Determining the Factors that Control Natural Fracture Characteristics in the Northern Appalachian Basin
Abstract:Geoscientists know a lot about fracturing, for example, we clearly understand fracture mechanics, and there are multiple complex models for simulating fluid flow through fracture networks. However, there is currently no reliable way to accurately predict the location or characteristics of natural fractures in the subsurface. For that matter, it is unclear how important natural fractures really are for controlling fluid flow in the subsurface. In some settings, fractures are conduits for fluid flow (e.g., oil migration through open fractures), while in other settings, fractures may not significantly impact fluid flow (e.g., closed or mineralized fractures).
Here, we present a study that improves our ability to predict subsurface natural fracture characteristics by determining how tectonic history, stratigraphy, present day depth, and large scale geologic structures control fracture formation in the Marcellus shale. We conducted detailed fracture and stratigraphic analysis on seven cores from the Marcellus shale and one from Pennsylvanian-Upper Devonian formations in the northern Appalachian Basin. Fracture filling minerals were sampled and analyzed in two ways: fluid inclusion geothermometry was conducted to determine vein formation conditions, and trace metals were mapped using Laser Ablation ICP-MS. We found that tectonic history controls fracture orientation, stratigraphy determines the length and intensity of fracturing, and large-scale geologic structures overprint regional fracture trends. Moreover, past predictive efforts in the Appalachian Plateau were proven to have incorrectly identified which fracture sets are present both at depth and near the surface.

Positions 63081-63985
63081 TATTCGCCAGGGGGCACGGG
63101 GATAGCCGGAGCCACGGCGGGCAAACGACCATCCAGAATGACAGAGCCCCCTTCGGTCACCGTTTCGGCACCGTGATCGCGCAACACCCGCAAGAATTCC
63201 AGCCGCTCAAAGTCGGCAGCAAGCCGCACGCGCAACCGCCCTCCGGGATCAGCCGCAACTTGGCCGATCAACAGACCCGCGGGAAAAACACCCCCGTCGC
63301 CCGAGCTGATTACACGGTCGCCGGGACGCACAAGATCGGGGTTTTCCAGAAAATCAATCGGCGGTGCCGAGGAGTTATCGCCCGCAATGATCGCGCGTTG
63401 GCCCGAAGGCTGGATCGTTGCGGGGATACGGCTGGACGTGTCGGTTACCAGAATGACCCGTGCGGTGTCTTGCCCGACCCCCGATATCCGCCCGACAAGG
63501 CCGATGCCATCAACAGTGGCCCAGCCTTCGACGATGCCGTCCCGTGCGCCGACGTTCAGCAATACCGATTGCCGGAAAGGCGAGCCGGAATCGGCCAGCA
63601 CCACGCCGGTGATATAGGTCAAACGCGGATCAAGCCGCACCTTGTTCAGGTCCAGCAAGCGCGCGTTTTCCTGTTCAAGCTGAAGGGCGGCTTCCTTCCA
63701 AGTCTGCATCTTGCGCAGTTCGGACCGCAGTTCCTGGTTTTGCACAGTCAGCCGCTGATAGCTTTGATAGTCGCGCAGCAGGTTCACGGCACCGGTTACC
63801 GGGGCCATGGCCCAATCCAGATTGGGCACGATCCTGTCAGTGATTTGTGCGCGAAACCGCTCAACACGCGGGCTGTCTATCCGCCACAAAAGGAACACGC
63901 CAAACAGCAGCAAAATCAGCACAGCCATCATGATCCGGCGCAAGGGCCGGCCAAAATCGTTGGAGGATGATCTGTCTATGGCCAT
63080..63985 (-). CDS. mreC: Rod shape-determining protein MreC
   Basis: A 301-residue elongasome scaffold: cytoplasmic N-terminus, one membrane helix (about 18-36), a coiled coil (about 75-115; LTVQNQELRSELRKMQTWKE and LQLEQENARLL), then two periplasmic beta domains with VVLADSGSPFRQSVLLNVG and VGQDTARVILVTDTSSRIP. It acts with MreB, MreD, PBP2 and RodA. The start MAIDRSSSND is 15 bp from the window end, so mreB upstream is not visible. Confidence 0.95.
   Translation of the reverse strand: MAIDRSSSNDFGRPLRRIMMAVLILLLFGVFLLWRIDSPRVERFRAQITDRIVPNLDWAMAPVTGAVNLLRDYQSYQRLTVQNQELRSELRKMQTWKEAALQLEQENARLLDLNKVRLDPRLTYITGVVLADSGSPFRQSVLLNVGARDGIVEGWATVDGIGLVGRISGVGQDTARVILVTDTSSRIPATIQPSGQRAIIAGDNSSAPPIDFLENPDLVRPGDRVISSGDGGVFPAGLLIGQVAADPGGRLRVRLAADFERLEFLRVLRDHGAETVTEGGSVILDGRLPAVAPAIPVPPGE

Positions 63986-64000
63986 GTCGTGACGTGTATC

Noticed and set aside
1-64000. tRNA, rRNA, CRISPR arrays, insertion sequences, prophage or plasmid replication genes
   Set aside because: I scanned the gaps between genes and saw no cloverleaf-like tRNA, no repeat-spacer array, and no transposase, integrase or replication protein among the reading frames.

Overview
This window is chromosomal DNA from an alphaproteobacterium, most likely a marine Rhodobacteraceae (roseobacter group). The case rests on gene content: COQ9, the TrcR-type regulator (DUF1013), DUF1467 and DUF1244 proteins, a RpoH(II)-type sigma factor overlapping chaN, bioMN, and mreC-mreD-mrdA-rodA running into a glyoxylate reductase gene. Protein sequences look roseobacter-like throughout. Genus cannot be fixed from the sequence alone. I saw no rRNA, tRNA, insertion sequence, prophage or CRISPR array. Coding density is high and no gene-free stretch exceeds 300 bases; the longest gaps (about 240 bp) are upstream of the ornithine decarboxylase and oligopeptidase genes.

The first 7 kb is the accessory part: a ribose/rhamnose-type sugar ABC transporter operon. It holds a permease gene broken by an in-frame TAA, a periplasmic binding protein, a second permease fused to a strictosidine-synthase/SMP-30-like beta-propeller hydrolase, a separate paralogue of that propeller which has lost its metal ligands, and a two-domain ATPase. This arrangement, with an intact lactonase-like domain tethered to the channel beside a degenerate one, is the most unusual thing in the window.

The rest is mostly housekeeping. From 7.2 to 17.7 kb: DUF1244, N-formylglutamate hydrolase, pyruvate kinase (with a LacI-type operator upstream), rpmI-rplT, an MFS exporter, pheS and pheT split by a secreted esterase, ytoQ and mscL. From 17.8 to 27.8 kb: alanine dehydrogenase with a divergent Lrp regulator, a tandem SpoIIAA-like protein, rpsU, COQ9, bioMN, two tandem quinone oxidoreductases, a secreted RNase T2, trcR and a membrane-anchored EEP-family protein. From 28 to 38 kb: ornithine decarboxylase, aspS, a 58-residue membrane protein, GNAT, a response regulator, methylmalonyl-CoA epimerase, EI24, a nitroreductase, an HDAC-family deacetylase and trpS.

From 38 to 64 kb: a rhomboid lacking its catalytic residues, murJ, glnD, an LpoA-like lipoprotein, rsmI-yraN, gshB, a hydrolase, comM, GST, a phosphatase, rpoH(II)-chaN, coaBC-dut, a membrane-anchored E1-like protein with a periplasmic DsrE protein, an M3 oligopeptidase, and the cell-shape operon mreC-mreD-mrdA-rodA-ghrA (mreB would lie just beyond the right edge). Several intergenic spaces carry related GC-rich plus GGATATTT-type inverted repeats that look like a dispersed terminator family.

These findings take us one step closer to developing a predictive model for subsurface fracture occurrence, with potentially large applications for assessing fracture related fluid flow in a variety of geologic settings.